Ethnic Fermented Foods and Beverages of Cambodia

  • Sota Yamamoto


Fermentation starters, rice wine, rice liquor, palm wine, sweet fermented alcoholic rice, fermented rice noodles, fermented fish, etc., are produced and consumed in Cambodia. There are two different lines of production process of local homemade starters that are confirmed in Cambodia: one based on “rice wine culture” and one based on “rice liquor culture.” The process based on “rice wine culture” seems to be an older type of starter production than that based on “rice liquor culture,” suggesting that new techniques belonging to “rice liquor culture” could have infiltrated the “rice wine culture” of Cambodia. Minority ethnic groups in Northeast Cambodia mainly produce rice wine for self-consumption, but rice liquor produced by small-scale farmers (mainly Khmer) in rural areas is for selling. Palm wine (tek tnart chu) is made mainly from palmyra palm in Cambodia. There are two types of fermentation process of palm wine: fermenting the sap in the container while hanging on trees or using mae tek tnart chu, which is made from xylems or barks of some plants. Tapae (sweet fermented alcoholic rice), nom banvuchock (fermented rice noodles), phaak (fermented fish with sticky rice), pra hoc (fermented fish), mam (fermented fish with roasted rice powder), kapi (fermented shrimp paste), and tak trey (fish sauce) are often seen in local markets.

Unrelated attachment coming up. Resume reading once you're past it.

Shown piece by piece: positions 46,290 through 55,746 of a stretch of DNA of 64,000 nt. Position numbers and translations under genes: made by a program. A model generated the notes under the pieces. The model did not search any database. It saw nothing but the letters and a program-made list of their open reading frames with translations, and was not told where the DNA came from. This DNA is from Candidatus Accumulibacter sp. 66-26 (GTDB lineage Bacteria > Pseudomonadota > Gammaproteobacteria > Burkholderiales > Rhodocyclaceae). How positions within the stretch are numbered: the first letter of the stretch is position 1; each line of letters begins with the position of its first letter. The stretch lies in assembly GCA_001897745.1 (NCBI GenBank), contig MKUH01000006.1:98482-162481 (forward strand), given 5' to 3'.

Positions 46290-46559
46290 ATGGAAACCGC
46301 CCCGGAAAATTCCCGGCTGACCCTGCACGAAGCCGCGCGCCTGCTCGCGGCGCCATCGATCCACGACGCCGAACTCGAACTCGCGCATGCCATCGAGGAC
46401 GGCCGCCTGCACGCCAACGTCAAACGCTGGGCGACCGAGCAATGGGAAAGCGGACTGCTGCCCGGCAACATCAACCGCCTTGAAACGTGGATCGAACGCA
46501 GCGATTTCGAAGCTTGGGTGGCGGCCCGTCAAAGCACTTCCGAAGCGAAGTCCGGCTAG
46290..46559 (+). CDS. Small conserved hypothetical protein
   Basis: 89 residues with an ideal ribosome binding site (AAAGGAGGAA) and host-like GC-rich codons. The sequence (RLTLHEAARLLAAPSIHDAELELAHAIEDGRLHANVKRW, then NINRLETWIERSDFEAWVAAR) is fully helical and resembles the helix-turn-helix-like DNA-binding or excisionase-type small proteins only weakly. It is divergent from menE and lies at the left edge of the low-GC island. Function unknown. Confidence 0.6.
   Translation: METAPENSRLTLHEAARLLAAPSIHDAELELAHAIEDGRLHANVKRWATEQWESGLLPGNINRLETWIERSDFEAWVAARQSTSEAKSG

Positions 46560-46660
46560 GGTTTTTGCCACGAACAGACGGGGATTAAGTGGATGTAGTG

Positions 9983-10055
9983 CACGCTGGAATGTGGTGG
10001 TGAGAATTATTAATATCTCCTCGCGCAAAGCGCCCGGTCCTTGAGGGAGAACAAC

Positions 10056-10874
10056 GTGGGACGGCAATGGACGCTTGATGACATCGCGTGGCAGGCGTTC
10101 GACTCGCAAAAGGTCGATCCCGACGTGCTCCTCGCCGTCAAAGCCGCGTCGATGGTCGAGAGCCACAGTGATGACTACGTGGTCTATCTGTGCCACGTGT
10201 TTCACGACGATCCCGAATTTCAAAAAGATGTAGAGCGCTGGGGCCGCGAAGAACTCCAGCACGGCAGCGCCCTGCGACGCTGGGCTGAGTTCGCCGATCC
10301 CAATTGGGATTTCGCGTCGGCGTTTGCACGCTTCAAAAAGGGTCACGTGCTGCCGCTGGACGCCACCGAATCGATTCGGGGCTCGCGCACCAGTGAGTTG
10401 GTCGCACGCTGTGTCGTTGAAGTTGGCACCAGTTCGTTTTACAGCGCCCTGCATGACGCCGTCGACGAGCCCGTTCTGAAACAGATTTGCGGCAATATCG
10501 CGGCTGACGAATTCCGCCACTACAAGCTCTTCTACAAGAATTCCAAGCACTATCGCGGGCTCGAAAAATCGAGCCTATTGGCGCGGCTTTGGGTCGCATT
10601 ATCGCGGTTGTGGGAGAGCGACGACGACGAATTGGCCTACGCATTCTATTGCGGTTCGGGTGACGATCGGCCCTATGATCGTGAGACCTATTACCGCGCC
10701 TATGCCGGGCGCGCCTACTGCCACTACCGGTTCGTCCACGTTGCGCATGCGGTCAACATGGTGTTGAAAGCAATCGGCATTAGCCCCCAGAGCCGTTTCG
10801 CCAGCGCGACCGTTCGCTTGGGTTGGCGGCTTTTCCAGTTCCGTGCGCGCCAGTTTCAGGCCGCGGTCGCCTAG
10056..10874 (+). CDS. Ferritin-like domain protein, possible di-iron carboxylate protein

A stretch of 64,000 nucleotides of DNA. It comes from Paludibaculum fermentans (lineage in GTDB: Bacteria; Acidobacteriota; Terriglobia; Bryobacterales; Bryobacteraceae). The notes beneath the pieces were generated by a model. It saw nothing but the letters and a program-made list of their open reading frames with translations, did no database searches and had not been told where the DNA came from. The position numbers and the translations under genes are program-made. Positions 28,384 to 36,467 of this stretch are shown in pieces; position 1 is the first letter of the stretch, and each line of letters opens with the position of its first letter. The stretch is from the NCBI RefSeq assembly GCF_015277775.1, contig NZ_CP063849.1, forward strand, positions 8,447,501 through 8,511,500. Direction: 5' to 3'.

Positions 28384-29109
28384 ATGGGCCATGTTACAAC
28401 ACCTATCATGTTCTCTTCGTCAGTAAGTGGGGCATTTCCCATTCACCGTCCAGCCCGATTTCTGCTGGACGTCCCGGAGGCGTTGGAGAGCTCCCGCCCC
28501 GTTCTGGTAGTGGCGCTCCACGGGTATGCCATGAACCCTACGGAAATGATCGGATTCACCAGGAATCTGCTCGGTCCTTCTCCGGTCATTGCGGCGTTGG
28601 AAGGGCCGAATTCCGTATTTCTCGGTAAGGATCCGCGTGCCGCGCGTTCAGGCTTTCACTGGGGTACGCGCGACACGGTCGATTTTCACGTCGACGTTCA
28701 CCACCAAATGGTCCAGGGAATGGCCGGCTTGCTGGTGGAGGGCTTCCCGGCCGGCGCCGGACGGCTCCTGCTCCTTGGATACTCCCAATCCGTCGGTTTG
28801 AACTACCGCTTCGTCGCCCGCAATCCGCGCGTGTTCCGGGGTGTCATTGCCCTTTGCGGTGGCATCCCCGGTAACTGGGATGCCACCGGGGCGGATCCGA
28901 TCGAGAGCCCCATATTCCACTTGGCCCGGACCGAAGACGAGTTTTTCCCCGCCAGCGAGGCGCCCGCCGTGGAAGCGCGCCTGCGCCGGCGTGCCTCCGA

Rice Straw Rice Husk Rice Wine Saccharum Officinarum Fish Sauce 
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Copyright information

© Springer India 2016

Authors and Affiliations

  1. 1.Research Center for the Pacific IslandsKagoshima UniversityKagoshimaJapan

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